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Weekly Digest: The Government is Listening In

Welcome to The Fix’s weekly news digest! For a year now, we bring you important news stories from the world of media every week – and try to put them in a wider context.

In the Italian region of Sicily, prosecutors are accused of having wiretapped at least 15 journalists covering migration and human trafficking. Local investigators have allegedly listened in to hundreds of conversations between journalists and charity NGOs, spotting confidential information.

The scandal has received nationwide attention after an Italian newspaper broke the story last week, and as a result, this week, the government has opened an investigation into local prosecutors’ conduct.

According to The Guardian’s summary, “lawyers and watchdog organisations described the move as one of the most serious attacks on the press in Italian history.”

Russia isn’t known as a welcoming place for free press, but this week brought several negative developments in the government’s uneasy relationship with the media. 

On Tuesday, the authorities arrested prominent CNN journalist Matthew Chance; he was covering a protest outside of the penal colony holding opposition leader Alexei Navalny.

Chance was later released and left Russia. The fate of Navalny himself – who has in effect become the country’s most prominent investigative journalist, while remaining a politician – is more difficult. He remains in prison, with growing worries for the state of his health.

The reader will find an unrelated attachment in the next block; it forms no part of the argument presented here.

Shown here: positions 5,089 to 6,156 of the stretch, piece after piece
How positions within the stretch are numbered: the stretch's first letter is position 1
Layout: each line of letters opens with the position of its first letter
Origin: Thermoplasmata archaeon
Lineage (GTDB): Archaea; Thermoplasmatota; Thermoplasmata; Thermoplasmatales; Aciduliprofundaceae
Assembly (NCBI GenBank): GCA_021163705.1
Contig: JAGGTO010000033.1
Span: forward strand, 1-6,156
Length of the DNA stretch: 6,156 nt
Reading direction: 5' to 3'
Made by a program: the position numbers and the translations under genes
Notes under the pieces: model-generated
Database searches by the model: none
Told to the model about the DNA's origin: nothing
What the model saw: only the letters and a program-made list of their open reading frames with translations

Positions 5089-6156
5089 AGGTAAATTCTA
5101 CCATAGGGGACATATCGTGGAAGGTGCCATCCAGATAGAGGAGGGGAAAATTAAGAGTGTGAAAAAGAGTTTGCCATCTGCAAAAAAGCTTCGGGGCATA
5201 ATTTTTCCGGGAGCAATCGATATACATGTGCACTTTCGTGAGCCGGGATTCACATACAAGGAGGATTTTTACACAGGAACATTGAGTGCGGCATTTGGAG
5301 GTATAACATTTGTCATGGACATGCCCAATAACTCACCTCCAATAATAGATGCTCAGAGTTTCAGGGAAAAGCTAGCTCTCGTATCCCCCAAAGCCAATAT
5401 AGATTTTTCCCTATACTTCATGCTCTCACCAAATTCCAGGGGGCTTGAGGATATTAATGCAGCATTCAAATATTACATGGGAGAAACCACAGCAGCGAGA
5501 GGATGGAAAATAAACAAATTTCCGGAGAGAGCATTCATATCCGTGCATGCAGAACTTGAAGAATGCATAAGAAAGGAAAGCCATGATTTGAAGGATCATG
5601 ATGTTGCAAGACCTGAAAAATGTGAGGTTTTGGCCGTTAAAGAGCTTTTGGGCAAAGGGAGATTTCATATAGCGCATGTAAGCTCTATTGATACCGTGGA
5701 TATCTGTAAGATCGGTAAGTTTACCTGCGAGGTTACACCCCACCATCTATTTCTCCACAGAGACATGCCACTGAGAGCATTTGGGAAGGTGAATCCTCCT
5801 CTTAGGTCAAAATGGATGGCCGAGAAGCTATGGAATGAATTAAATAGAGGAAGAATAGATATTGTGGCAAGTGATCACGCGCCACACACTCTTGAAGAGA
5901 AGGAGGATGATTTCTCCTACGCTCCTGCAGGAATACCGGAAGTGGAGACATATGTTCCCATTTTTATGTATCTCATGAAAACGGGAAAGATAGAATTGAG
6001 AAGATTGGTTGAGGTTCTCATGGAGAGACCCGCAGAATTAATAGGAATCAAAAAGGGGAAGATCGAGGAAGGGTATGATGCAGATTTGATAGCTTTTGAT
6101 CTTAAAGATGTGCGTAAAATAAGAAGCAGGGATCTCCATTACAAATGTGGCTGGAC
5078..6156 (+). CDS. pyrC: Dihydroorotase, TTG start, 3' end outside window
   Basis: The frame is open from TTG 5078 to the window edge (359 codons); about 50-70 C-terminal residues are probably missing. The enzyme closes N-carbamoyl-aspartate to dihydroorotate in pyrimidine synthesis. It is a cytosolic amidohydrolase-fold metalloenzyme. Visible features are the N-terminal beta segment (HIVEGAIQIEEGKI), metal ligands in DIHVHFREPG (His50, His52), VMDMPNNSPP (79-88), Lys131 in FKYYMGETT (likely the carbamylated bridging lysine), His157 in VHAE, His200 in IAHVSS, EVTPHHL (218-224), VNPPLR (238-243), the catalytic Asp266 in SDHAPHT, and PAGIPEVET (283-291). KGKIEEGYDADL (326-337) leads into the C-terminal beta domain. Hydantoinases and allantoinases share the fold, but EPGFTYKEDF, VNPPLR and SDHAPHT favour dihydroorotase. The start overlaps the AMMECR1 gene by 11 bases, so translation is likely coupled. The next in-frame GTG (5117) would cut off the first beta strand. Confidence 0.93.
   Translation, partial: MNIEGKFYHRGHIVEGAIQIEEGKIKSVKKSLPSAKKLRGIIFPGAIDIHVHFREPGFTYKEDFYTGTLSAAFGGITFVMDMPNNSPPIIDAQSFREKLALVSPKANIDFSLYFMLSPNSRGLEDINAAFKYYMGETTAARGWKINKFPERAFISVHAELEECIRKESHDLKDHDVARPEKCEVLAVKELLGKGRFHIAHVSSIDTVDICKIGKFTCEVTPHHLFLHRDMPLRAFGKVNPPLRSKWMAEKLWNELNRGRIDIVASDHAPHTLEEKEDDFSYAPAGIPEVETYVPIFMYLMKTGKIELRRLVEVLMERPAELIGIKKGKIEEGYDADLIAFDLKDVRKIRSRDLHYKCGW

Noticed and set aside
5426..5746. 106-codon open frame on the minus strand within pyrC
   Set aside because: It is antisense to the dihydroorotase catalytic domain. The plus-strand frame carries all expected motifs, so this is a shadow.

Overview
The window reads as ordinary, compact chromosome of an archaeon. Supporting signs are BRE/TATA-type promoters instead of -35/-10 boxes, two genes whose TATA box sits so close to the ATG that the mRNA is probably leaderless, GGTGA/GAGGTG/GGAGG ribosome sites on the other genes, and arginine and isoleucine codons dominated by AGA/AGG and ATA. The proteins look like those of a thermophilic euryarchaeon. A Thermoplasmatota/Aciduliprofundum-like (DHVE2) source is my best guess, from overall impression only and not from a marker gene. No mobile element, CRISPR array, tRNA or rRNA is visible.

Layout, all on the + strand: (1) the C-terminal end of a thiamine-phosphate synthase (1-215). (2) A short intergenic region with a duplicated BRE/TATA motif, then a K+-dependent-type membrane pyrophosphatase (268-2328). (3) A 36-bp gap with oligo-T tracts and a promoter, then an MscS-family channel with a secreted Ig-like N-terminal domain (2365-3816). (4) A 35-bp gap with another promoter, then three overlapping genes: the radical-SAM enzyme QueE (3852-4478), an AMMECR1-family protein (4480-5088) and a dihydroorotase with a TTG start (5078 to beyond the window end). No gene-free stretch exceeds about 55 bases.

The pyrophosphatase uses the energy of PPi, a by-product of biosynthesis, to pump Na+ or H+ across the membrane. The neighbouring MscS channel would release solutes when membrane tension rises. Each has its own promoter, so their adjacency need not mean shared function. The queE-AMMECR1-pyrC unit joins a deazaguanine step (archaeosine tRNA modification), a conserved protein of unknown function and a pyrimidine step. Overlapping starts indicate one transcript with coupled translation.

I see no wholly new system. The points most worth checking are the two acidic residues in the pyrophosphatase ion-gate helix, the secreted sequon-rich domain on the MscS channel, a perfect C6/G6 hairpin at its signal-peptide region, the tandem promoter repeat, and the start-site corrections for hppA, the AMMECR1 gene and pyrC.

More from The Fix: Media vs. authoritarianism: audiences are the best and only hope

In the UK, this week saw the launch of the Digital Markets Unit, a new public body that will be tasked with regulating companies in the digital sector – including, as Al Jazeera puts it, “curb[ing] Big Tech’s hold over news media”.
According to TechCrunch, “concerns about the market power of adtech giants Facebook and Google are key drivers for the regulatory development.” The creation of this organisation, which was announced late last year, is part of the broader trend for trying to rein in the power of Big Tech in the media in the Western world.

More from The Fix: Weekly Digest: Big Tech and its Rivals 

Finally, some good news related to press freedom from the United States – the Department of State reaffirmed the American government’s commitment to the editorial freedom of the outlets that are part of the U.S. Agency for Global Media (USAGM), most notably Voice of America.

This story is important because of the scandals that have shaken the USAGM during the Trump presidency, with Trump-appointed USAGM leader Michael Pack trying to interfere in the outlets’ editorial decision. With Biden assuming the president’s office and Pack stepping down, the future is much brighter for US-funded international media.

As we pointed out earlier, Voice of America and its sister networks reach hundreds of millions of people worldwide, playing an important role in countries with limited press freedom, including in Central & Eastern Europe.

More from The Fix: Weekly Digest: New Opportunities and New Deals 

Photo by Chris Hardy on Unsplash

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